—Active service of fifty-seven years is credited to the Georgia Fire Company of Augusta, Ga.

—The Paterson (N. J.) Board of Underwriters is talking of establishing an insurance patrol.

—Two of the Milford fire bugs, for whose arrest $500 reward was offered, have been caught.

—A fire originating from a steam-pipe was put out by the Indianapolis (Ind.) Department last week.

—Pioneer Hook and Ladder Company of Norwalk, Conn., will give a sociable on Thanksgiving night.

—Since January 1, Harrisburg. Pa., has had thirty-one alarms of fire. The losses have been only $10,000.

—Adirondack Murray lectured at Meriden, Conn., recently for the benefit of the firemen’s benevolent fund.

—Four persons were killed and a large number injured at a fire in a ball-room in Berlin, Germany, on November 11.

—Washington Hook and Ladder Company of Reading, Pa., recently celebrated the acquisition of a new Hayes truck.

—About thirty miles of water mains have been laid in St. Paul, Minn., this year, and forty miles are ordered for next year.

—The thirty-third annual ball of Knickerbocker Steamer Company No. 1 of Waterford, N. Y., will ta)ce place on Thanksgiving eve.

—Two men at work on the new 200-foot stand-pipe at Vincennes, Ind., fell from it to the ground last Tuesday and were fatally Injured.

—Seven persons were burned to death in a barn at Fessdorf, Moravia, November 9. Sixteen others are missing and supposed to be dead.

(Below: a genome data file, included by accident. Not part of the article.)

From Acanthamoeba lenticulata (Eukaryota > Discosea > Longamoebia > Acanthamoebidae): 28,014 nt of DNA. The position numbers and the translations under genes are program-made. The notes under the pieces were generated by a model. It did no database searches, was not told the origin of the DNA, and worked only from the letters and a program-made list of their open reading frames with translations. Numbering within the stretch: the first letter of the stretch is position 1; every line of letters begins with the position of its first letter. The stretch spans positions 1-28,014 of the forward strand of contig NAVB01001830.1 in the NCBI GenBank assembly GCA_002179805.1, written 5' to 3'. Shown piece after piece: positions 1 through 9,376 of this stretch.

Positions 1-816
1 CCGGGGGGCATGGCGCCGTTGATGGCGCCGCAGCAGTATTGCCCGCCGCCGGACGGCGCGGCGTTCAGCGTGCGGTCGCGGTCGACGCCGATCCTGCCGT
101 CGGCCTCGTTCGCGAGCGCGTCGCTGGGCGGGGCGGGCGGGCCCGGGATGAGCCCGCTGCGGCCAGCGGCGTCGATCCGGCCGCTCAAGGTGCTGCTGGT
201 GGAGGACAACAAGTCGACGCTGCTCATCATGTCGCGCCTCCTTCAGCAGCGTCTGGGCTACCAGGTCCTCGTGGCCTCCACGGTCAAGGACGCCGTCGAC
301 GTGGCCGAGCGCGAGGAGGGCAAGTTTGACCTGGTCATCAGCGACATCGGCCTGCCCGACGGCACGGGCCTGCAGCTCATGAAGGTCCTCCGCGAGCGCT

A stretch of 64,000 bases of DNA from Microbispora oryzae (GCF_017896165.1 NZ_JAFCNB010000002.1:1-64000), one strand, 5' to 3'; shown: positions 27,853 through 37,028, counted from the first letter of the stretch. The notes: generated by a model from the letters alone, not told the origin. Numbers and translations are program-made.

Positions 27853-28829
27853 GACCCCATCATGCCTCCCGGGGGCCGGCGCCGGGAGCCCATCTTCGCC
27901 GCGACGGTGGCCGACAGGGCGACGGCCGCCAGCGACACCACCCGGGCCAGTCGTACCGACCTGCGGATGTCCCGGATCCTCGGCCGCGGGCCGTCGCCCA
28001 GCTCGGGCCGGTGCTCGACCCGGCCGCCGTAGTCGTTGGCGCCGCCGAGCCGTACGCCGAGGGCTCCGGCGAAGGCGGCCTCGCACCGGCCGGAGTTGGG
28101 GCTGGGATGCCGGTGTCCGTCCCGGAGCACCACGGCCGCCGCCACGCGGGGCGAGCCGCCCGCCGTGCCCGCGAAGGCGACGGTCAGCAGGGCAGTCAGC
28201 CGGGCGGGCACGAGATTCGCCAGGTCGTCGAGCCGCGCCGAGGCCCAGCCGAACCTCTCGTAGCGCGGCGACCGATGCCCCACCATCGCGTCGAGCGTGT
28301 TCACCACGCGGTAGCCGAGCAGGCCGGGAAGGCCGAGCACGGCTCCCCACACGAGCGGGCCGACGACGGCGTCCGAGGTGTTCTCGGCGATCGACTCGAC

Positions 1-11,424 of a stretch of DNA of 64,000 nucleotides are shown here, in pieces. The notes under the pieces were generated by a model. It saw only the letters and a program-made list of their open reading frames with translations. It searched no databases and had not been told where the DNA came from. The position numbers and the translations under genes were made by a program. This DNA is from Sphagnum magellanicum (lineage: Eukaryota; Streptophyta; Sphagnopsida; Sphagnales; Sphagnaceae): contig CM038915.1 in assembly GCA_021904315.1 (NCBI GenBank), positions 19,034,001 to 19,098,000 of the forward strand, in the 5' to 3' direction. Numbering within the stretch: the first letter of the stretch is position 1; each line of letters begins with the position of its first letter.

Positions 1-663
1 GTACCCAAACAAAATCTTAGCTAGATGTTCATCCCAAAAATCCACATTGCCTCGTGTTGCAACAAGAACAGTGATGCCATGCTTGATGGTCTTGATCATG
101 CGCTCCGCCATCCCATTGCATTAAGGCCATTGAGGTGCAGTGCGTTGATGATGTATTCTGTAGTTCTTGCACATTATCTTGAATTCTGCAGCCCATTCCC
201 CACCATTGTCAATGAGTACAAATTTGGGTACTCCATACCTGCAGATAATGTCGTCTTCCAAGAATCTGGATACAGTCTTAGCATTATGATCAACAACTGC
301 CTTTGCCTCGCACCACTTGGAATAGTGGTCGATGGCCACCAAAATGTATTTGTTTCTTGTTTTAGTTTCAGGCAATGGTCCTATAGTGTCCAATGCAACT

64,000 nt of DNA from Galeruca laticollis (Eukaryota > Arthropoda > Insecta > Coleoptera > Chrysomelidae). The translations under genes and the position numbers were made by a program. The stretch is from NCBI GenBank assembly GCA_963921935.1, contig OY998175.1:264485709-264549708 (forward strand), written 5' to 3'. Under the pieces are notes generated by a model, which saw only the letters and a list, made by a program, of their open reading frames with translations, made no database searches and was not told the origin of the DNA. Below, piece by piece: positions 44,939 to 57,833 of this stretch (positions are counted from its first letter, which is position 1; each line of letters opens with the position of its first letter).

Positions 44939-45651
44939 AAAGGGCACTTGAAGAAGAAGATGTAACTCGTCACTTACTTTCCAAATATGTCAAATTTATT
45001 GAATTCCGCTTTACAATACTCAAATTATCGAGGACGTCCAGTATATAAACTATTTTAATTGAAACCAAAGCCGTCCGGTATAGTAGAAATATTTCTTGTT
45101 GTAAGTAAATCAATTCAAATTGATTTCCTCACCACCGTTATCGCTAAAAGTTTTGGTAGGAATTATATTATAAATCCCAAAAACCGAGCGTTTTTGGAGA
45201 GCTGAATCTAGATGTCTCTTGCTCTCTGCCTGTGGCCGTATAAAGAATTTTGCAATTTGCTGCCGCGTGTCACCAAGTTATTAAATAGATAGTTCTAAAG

—F. H. Beecher, the lately elected chief of the Seymour (Conn.) Fire Department, was recently presented with a handsome diamond badge.

—A $300 indicator and gong striker is on exhibition at a Paterson (N. J.) fair. It is to be voted to a city engine, hose or hook and ladder company.

—Spartansburg, S. C., which, though provided with good fire apparatus, lacked a proper water supply system, has now contracted for waterworks.

—The Chinese steamship Takataman recently burst her boiler while running under high pressure in a gale. All hands, numbering ninety-six, perished.

—Rockland, Me., has a fire-bug. Two ineffectual attempts have been made to burn a schoolhouse, and a blacksmith’s shop was last week fired and badly damaged.

—At the recent trial of the new water-works at Little Falls, N. Y., 170 pounds pressure was shown at the hydrant, and a i}i-inch vertical stream thrown over 180 feet high. ‘

—A great part of the business portion of Monona, la., was swept by fire on Wednesday last. The loss is estimated at $35,000. It cannot be learned that the town had any fire protection.

—The little manufacturing village of Walden, N. Y., is one of the best protected in that part of the State, having a fire department consisting of a steamer, a hose and a hook and ladder company.

—The artesian water-works at Mitchell, Dak., were given a satisfactory test last week. Three lines of hose were attached to street hydrants and good streams thrown over the highest buildings.

—While the bark Alice M. Mennott was loading with cotton at West Point, Va., last week, a lamp exploded in the hold, setting fire to the cotton. The vessel was towed into the stream and scuttled.

—On November 11, Charles Hudson (colored), charged with a serious crime and fearing lynching, soaked his bed in the Sedalia (Mo.) jail with coal oil, lying on it,”set it on fire and was burned to death—The city of Vienna, Austria, is suffering from a water famine. The mains supplying hydraulic powers and baths have been cut off fora week, and the authorities are about to curtail the drinking supply.